The naïvely voiced, impressionistic tale of a young English art student’s painful acquisition of wisdom.
In her U.S. debut, Scottish-based McEwen works hard at capturing her heroine Eve’s youth, excitement and fixation with color by giving her a first-person, present-tense narration both choppy and poetic—“It is autumn and the city is lit by yellow trees”—which at times can be exhausting and at other times manages to deliver the emotional intensity of a young woman intuitively in touch with overwhelming feelings. Eve’s mother drowned when the child was five, leaving her in the care of her father, who became an alcoholic. So when Eve can finally escape the family home in Cornwall to study art in London, she experiences relief and thrilling freedom. Soon she is swept up in city and student life: close female friendships; art exhibitions; and an attraction to a fellow-student, Zeb. But then her father turns up, drunk and beyond help, and although she lets him stay for a while, eventually, in an angry moment, she sends him away. Guilt follows and a powerful awareness of her father’s despair, which concludes with the discovery of his body. Now Eve plunges into grief and depression but is saved by her friends, her creativity and her feelings for Zeb.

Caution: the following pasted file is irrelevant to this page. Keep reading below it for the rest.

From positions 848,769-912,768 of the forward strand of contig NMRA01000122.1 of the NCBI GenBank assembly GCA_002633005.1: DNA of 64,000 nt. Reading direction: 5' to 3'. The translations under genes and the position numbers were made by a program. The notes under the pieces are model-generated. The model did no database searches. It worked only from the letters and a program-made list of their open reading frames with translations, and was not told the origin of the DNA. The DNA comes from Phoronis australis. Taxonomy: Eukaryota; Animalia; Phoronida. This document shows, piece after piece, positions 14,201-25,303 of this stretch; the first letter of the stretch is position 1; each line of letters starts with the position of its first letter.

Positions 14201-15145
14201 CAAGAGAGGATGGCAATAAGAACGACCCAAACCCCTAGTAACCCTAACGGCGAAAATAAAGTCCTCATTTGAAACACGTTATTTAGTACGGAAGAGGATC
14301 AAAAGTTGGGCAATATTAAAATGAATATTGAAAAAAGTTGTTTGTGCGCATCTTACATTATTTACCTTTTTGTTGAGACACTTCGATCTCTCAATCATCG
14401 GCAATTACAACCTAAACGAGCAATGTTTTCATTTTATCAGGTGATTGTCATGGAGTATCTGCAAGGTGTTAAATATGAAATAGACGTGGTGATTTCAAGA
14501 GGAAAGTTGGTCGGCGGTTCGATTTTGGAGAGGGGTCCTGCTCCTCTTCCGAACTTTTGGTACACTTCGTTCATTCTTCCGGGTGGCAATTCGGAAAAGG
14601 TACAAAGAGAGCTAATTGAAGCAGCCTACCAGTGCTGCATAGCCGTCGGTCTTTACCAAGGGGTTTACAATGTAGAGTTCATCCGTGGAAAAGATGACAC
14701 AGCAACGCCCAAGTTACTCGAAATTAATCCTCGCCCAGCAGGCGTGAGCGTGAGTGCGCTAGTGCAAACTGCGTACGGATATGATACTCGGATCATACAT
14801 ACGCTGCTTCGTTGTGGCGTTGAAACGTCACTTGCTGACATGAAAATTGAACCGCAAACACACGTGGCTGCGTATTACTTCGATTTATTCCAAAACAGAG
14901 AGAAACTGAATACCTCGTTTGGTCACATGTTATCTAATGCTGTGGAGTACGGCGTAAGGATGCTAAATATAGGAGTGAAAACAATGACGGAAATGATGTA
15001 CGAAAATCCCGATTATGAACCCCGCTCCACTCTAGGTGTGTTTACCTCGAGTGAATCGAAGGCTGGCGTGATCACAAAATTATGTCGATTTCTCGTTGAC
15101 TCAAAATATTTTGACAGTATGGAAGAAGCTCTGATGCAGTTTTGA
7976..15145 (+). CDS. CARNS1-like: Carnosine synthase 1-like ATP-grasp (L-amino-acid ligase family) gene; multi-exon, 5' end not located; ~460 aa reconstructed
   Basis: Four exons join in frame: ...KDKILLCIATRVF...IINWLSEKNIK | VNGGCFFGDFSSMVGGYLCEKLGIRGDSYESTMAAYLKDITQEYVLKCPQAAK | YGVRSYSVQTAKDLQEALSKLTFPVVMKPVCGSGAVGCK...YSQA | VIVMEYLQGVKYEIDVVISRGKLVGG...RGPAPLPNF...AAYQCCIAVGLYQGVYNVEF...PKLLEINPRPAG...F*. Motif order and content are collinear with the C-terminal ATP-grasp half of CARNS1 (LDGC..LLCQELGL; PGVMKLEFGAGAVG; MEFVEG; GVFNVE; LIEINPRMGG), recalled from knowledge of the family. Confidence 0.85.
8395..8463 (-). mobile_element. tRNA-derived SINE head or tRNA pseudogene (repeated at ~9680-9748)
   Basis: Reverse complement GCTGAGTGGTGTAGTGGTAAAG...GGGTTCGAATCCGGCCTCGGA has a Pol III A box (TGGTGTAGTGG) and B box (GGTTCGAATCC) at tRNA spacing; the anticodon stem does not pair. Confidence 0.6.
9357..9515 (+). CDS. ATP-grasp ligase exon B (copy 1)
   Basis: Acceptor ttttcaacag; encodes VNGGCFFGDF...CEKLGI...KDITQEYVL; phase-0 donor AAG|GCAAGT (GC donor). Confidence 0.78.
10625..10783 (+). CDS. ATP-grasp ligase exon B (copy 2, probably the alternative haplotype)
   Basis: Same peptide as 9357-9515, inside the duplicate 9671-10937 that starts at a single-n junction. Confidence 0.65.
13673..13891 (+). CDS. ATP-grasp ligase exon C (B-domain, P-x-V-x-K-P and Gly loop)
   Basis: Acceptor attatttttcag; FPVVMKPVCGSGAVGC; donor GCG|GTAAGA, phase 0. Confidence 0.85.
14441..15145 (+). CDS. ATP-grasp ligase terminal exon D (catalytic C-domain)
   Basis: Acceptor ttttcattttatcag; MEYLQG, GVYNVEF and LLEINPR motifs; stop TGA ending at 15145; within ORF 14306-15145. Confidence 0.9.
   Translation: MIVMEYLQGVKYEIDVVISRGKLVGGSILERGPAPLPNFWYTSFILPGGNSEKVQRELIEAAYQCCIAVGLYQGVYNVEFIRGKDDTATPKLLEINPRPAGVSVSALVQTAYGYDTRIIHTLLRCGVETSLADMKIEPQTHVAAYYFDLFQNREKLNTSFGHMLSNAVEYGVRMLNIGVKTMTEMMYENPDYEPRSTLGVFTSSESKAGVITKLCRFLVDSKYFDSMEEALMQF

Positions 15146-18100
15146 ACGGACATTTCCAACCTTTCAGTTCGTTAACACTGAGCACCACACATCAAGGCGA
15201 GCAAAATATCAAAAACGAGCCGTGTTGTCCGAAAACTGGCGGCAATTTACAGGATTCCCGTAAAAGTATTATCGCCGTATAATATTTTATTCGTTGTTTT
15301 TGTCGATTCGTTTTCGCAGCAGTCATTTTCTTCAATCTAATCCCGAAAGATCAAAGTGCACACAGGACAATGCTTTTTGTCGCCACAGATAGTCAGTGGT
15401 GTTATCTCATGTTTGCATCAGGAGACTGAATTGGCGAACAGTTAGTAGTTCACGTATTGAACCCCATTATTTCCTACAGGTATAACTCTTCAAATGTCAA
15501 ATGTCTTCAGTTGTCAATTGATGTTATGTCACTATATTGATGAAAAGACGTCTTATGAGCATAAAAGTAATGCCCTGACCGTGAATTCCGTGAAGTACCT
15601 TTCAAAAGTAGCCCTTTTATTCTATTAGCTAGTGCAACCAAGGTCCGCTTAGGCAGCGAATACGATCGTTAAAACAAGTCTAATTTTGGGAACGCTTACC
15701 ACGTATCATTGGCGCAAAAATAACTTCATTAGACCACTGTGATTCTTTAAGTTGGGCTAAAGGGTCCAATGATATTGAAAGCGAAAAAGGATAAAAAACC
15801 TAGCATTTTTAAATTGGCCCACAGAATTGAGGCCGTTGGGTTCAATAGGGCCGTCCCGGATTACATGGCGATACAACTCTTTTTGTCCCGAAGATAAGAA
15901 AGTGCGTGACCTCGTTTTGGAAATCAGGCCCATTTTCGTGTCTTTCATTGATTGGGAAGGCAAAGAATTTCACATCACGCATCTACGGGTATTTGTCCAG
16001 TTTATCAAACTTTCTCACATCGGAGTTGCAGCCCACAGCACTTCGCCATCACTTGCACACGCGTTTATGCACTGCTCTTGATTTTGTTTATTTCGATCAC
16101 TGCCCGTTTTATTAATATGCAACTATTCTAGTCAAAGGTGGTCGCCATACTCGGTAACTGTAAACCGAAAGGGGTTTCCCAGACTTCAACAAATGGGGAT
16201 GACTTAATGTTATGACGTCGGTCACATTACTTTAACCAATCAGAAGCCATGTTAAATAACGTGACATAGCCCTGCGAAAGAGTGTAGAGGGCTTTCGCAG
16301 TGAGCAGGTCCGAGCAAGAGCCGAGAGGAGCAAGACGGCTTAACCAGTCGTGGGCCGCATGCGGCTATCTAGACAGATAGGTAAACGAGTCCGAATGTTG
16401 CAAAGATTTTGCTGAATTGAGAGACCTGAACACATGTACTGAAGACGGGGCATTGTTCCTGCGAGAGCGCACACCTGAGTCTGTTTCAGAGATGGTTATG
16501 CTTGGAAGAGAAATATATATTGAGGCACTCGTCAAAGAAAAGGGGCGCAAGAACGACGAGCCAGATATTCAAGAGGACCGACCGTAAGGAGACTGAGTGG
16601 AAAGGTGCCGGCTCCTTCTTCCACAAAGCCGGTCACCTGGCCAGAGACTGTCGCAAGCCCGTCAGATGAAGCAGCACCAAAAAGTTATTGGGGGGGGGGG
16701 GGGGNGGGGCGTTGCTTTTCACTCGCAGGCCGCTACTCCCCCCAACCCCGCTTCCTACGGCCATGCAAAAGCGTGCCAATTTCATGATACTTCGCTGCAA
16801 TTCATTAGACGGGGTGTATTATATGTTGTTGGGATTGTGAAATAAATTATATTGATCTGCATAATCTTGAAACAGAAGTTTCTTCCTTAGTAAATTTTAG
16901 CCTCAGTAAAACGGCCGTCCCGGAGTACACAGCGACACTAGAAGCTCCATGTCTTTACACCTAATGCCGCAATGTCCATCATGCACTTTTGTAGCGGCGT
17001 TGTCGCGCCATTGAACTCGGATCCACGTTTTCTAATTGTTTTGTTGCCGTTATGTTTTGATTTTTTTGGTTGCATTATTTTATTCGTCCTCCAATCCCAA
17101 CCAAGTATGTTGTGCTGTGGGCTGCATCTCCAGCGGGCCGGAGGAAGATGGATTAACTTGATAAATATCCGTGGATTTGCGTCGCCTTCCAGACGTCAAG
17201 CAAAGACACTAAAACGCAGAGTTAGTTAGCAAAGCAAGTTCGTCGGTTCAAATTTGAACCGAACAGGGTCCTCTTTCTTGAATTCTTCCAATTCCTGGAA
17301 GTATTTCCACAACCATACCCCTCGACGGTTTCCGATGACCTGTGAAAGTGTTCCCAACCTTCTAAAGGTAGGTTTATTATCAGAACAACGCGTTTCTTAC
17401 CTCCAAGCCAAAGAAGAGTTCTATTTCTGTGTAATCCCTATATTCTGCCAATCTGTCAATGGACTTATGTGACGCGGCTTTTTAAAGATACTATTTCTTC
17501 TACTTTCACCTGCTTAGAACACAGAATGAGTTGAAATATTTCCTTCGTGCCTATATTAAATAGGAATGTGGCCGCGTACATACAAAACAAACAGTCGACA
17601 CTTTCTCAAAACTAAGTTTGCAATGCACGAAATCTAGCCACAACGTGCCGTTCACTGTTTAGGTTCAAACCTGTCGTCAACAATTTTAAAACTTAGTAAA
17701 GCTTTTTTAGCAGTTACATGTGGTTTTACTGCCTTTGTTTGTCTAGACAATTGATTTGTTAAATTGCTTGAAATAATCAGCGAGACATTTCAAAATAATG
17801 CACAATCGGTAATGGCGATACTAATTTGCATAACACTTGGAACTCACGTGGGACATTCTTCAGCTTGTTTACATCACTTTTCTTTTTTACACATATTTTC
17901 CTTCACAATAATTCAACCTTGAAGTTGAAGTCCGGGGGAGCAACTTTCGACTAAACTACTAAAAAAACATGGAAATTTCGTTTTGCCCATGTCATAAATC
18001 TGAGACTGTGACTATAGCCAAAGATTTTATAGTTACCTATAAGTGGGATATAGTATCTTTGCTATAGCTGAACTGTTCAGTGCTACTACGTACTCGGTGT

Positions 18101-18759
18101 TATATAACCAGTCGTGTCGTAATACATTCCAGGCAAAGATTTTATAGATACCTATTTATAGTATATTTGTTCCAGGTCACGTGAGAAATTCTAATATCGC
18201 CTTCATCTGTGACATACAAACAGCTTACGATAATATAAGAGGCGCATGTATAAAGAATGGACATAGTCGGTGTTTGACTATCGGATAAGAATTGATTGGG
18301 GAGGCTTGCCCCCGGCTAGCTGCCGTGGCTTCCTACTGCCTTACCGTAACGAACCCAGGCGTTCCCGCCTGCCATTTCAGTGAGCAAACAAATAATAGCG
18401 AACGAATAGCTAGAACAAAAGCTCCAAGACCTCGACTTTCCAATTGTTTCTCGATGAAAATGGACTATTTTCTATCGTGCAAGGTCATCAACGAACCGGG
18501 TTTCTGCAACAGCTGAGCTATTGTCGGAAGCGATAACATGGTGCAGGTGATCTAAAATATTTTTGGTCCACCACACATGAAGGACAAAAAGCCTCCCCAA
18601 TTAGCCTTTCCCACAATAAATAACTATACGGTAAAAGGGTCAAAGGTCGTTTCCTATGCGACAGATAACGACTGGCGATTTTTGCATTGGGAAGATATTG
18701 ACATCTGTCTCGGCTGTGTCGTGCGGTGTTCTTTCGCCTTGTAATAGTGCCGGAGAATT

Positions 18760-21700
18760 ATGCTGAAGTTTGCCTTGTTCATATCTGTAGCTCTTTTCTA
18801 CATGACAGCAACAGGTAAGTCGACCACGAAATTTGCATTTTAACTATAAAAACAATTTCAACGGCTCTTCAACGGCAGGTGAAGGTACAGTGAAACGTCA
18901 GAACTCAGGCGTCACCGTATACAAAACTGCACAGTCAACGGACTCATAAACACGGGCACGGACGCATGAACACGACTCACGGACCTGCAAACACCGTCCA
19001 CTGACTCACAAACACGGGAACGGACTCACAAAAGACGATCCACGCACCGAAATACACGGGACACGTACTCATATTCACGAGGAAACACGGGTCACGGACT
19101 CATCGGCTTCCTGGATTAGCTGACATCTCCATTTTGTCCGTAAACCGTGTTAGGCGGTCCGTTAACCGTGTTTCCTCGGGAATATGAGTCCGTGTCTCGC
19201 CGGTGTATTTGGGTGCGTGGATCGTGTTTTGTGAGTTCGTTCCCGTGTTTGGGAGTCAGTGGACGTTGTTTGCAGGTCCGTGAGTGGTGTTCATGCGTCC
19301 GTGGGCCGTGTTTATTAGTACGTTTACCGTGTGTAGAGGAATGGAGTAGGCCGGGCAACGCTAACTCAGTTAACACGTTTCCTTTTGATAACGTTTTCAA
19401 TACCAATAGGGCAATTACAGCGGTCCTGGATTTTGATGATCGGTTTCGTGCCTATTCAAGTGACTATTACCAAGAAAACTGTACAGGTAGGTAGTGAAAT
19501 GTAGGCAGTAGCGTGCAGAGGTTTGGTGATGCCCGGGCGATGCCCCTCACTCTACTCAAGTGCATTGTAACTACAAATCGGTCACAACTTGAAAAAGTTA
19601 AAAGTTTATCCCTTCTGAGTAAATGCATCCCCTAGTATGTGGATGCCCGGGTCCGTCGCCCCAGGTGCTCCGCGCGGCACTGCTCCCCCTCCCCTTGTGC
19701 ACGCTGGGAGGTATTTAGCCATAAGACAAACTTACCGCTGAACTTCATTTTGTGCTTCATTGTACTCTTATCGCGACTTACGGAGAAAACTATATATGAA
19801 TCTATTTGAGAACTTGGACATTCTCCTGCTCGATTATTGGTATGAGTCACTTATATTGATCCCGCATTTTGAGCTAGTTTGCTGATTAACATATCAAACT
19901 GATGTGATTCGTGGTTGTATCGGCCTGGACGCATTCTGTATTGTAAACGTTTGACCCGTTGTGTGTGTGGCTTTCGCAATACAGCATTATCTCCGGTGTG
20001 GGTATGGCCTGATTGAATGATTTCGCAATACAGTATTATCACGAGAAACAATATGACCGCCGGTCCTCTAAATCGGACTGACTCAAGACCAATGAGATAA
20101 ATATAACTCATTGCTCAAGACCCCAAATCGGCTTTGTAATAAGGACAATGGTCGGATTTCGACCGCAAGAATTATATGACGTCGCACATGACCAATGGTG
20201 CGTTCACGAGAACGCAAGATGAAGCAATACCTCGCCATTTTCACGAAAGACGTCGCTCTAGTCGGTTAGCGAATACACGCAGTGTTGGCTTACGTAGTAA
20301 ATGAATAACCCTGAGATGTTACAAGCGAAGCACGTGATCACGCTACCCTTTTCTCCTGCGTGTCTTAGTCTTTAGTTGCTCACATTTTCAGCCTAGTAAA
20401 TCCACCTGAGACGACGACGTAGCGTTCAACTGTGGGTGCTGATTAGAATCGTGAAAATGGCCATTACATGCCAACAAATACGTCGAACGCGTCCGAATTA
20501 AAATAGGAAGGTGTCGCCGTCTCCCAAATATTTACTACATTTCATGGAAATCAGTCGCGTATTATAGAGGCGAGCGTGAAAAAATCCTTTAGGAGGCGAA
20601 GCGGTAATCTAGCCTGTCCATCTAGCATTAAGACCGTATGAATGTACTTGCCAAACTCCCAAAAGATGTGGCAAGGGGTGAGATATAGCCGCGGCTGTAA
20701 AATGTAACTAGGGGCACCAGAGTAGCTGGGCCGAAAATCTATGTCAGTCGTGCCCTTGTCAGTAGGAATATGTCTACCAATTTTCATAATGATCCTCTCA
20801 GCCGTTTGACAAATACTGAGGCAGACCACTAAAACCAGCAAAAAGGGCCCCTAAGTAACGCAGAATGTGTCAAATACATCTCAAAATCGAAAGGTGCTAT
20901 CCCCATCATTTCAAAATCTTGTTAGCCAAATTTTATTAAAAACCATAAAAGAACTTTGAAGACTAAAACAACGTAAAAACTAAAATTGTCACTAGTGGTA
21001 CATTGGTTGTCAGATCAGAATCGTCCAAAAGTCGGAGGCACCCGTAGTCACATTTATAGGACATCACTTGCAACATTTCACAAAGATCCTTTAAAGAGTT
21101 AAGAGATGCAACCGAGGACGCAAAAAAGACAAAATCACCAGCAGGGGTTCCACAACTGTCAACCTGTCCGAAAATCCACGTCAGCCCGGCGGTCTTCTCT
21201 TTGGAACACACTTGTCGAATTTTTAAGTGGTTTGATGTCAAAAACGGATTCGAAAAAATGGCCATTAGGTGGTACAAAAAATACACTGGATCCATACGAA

Banality and radiance combine oddly in a novel that achieves immediacy but risks claustrophobia.